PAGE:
The A.V. Club
Get The A.V. Club essential facts below. View Videos or join the The A.V. Club discussion. Add The A.V. Club to your topic list for future reference or share this resource on social media.
The A.V. Club
The A.V. Club
Avclub logo.png
Type Popular culture, entertainment, news, reviews, politics, progressive[1][2]
Format Internet
Owner(s) Onion, Inc.
Editor-in-chief Laura M. Browning, Sean O'Neal
Founded 1993
Language English
Headquarters Chicago, Illinois, U.S.
Sister newspapers The Onion

The A.V. Club is an entertainment website featuring reviews, interviews, and other articles that examine films, music, television, books, games, and other elements of pop culture media. The A.V. Club was created in 1993 as a supplement to The Onion despite having a minimal presence on its website in its early years. A 2005 website redesign placed The A.V. Club in a more prominent position allowing its online identity to grow. Unlike its parent publication, The A.V. Club is not satirical.[3]

The publication's name is a reference to school audiovisual clubs.[4]


In 1993 five years after the founding of The Onion, a student at the University of Wisconsin-Madison named Stephen Thompson launched an entertainment section of the newspaper. Both The Onion and The A.V. Club made their internet debut in 1996.[5]The A.V. Club acquired its own internet domain name in December 1999.[6] The site linked to [7] before the 2005 launch of a domain separate from The Onion, called[8] The website was also redesigned to incorporate blogs and reader comments. In 2006 the website shifted its model again to begin adding content on a daily, rather than weekly, basis.

In December 2004, Stephen Thompson left his position as founding editor of The A.V. Club.[9]

According to Sean Mills, then-president of The Onion, the A.V. Club website first received more than 1 million unique visitors in October 2007.[10] In late 2009 the website was reported to have received over 1.4 million unique visitors and 75,000 comments per month.[11]

At its peak the print version of The A.V. Club was available in 17 different cities.[12] Localized sections of the website were also maintained with reviews and news relevant to specific cities. The print version and localized websites were gradually discontinued, and in December 2013 print publication ceased in the final three markets.[13]

2012-2014 senior staff departures

On December 13, 2012, long-time writer and editor Keith Phipps who oversaw the website after Stephen Thompson left, stepped down from his role as editor of The A.V. Club. He said, "Onion, Inc. and I have come to a mutual parting of the ways."[14][15][16]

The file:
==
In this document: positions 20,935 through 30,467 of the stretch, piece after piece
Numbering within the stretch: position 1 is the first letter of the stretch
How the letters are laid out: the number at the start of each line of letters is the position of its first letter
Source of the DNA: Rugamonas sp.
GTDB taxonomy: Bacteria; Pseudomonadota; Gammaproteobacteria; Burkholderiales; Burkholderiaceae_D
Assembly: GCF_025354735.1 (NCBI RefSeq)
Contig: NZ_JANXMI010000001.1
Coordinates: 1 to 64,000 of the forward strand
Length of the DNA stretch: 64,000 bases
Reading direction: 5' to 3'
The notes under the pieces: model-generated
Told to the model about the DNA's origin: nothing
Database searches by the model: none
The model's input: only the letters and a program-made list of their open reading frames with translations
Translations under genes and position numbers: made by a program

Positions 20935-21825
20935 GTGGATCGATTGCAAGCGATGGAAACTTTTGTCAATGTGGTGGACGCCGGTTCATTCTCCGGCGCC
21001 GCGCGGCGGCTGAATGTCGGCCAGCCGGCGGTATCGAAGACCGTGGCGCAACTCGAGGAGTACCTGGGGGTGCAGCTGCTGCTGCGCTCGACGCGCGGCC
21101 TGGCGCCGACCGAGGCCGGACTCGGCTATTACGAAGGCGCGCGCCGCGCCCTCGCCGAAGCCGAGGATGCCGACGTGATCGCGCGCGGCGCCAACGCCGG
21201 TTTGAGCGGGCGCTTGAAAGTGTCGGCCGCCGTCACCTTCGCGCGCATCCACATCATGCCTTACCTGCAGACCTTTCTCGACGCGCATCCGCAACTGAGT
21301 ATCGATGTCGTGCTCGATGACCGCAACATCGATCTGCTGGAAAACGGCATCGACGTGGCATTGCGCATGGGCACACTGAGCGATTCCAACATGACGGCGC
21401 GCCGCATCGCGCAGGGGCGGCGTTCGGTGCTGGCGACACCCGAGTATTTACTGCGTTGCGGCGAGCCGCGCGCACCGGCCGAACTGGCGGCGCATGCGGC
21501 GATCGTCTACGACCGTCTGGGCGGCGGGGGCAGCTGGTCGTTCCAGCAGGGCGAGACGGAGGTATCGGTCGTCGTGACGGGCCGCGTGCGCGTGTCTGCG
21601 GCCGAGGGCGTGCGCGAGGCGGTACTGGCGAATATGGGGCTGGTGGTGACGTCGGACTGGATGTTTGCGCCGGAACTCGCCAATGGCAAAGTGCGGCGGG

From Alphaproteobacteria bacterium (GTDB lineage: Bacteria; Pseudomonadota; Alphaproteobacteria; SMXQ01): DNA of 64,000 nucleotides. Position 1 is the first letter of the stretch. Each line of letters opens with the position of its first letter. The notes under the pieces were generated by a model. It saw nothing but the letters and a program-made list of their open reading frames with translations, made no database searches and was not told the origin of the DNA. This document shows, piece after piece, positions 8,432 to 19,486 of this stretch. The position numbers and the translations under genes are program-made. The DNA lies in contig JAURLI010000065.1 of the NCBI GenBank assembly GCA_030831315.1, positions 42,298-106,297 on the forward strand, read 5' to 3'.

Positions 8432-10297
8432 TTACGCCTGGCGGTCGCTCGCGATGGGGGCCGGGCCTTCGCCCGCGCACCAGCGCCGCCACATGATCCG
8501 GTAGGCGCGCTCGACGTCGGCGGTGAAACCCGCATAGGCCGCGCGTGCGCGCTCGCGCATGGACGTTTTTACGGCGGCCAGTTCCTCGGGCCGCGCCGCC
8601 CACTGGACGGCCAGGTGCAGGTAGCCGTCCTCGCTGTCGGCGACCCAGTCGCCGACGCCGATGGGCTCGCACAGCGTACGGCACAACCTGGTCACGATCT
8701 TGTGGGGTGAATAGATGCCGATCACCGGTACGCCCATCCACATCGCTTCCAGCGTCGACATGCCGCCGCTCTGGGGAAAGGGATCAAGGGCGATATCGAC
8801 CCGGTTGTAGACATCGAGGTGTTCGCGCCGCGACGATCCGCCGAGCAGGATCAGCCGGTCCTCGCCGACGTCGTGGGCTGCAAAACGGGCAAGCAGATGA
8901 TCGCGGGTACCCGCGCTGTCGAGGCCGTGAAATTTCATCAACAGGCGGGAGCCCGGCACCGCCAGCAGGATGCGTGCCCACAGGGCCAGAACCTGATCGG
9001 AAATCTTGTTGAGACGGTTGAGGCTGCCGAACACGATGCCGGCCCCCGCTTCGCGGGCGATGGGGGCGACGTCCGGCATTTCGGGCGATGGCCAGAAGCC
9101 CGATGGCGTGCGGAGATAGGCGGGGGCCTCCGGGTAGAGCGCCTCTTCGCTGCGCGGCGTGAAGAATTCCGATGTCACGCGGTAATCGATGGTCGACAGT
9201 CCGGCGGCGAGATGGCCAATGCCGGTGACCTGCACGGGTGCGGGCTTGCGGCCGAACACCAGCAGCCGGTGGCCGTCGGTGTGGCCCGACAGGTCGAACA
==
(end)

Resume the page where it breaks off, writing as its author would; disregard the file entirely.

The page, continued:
On April 2, 2013, long-time film editor and critic Scott Tobias stepped down from his role as film editor of The A.V. Club. He stated via Twitter, "After 15 great years @theavclub, I step down as Film Editor next Friday."[17]

On April 26, 2013, long-time writers Nathan Rabin, Tasha Robinson, and Genevieve Koski announced that they would also be leaving the website to begin work on a new project alongside Scott Tobias and Keith Phipps.[18] Koski also stated that she would continue to write freelance articles.[19] Writer Noel Murray announced he would also be joining their new project but would continue to contribute to The A.V. Club in a reduced capacity.[18] On May 30, 2013, it was announced that those six writers would be part of the senior staff of The Dissolve, a film website run by Pitchfork Media.[20]

In April and June 2014, senior staff writers Kyle Ryan, Sonia Saraiya, and Todd VanDerWerff left the website for positions at Entertainment Weekly, Salon and Vox Media, respectively.[21][22] In 2015, Ryan returned to Onion, Inc. for a position in development.[23] Following his departure from The Dissolve earlier that month, Nathan Rabin returned to write freelance for the website in May 2015;[24] this included the renewal of his regular column "My World of Flops". The Dissolve folded in July 2015.[25]

Television series

On February 16, 2017 The A.V. Club's editor-at-large, John Teti, posted an article on the website announcing the upcoming release of a television series, titled The A.V. Club, based on the website.[26] The series, hosted by Teti, began airing on Fusion on 16 March 2017.[27] The series features news, criticism, and discussions about various popular culture topics and features staff members from the website.

Move to Univision

In January 2016 Univision Communications acquired "a 40 percent, controlling stake" in Onion Inc., the parent company of The A.V. Club.[28] Later that year, Univision also purchased Gawker Media and reorganized several of Gawker's sites into the new Gizmodo Media Group, a division of Fusion Media Group.[29] The site was subsequently migrated from Bulbs, an internal content management system developed by Onion Inc., to the Gawker-developed Kinja platform.[30][31]